And now they just changed their mind? Forget about last lies, now bigger pitch is better.

Or Intel just admitted, that their 14nm was wrong, and foundry processes was better all the time?

Can we still call it 14nm? Why not 15nm?

Didn't they just ruined their foundry marketing?

...

Sorry, i just don't understand, and i am completely shocked from what Intel is recently doing.

In the early days of IC process design the MOS transistors had a channel length, like 6um, so the process name was called 6um. That continued for several years, but then the marketing departments got involved in naming new process nodes which are not related to any physical measurements. So to compare two competing 14nm process nodes you have to look at measurable numbers like Metal 1 pitch, and Poly pitch. Some in our industry are starting to multiply the Metal 1 pitch x the Poly pitch as a better metric.
 
Last edited:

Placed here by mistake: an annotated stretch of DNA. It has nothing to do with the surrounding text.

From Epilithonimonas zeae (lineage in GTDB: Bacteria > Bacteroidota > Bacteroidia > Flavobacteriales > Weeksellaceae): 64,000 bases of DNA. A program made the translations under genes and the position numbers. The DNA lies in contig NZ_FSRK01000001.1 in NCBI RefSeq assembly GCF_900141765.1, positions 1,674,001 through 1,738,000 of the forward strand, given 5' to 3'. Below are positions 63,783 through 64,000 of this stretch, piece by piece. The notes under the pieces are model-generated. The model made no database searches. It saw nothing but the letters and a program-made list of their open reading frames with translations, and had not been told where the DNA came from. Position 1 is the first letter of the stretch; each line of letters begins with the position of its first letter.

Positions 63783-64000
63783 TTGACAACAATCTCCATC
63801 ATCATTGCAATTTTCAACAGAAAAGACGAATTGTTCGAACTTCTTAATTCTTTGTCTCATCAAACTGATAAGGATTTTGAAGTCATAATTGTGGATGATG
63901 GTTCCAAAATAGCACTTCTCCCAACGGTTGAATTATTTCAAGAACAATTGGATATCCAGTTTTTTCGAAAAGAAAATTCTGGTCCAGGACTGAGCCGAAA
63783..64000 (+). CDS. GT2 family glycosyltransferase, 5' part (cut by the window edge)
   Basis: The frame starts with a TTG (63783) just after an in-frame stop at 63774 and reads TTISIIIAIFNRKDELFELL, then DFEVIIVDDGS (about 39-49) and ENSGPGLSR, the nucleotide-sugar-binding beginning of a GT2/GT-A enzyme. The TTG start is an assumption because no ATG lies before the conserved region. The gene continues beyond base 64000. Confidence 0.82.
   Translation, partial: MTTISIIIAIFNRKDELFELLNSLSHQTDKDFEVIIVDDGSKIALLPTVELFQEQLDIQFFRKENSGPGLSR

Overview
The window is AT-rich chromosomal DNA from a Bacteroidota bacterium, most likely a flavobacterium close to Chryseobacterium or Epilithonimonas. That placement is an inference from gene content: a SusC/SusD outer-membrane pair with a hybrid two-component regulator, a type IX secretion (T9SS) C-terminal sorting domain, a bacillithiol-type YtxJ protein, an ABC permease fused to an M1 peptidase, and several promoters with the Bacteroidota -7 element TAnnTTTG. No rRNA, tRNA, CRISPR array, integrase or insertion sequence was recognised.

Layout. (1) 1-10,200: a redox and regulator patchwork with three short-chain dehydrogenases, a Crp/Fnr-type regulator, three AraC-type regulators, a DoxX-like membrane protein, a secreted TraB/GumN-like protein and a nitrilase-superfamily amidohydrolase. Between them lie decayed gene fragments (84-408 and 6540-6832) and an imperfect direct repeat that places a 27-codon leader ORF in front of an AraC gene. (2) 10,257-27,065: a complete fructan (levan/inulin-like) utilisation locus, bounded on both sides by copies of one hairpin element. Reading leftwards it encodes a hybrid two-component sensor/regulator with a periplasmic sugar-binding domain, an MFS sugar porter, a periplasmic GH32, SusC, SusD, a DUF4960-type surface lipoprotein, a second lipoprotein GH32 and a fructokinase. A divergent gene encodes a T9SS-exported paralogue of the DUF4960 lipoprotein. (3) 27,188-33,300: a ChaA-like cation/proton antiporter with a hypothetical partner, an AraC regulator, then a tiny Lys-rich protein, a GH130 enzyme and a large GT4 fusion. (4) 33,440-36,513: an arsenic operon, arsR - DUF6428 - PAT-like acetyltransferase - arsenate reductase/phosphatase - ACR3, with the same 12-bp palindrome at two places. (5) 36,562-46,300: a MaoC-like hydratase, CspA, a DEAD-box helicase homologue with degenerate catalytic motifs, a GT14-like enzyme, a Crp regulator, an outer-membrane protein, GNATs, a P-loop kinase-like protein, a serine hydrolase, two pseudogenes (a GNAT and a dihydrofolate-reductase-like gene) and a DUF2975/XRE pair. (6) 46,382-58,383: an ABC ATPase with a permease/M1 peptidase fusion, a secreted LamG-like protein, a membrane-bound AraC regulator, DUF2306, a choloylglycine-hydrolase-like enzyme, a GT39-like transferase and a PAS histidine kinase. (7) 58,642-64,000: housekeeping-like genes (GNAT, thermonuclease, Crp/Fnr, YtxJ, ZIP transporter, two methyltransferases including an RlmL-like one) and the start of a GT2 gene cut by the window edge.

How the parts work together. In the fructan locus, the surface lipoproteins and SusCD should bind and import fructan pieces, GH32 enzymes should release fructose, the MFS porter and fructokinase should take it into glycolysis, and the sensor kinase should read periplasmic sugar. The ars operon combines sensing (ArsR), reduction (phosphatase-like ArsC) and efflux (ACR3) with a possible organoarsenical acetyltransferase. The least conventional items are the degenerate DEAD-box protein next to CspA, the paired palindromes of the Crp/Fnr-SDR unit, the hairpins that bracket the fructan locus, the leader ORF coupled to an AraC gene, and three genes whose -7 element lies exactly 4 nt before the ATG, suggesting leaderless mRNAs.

astilo

New member
Hi Daniel, are you correcting Intel quote or Anandtech report? Just curious :rolleyes:

That said, point 1 is really irrelevant (and partially wrong, since channel length does affect Vt). Intel was simply talking about Fins, taller and wider in 14nm+ (nobody mentioned metal or poly pitches here).
Point 2, not sure where you got such a reference about a correlation between Fin height and pitch (???). I do not want to be polemic, but it looks like you were replying to a complete different post (maybe what's a 3D xtor?).
Point 3, fine, but that's neither a correction nor a clarification. It is just a different statement. Intel is expecting to squeeze a couple of hundreds Mhz more from the 14nm+ tech node. If I look at their released Kaby Lake parts (specifically at the turbo boost frequency), they really achieved it.

Skylake - m7-6Y75 (1.2Ghz Base, 3.1Ghz Turbo)
Kaby Lake - i7-7Y75 (1.3Ghz Base, 3.6Ghz Turbo)


Astilo,

Just a few corrections and clarifications.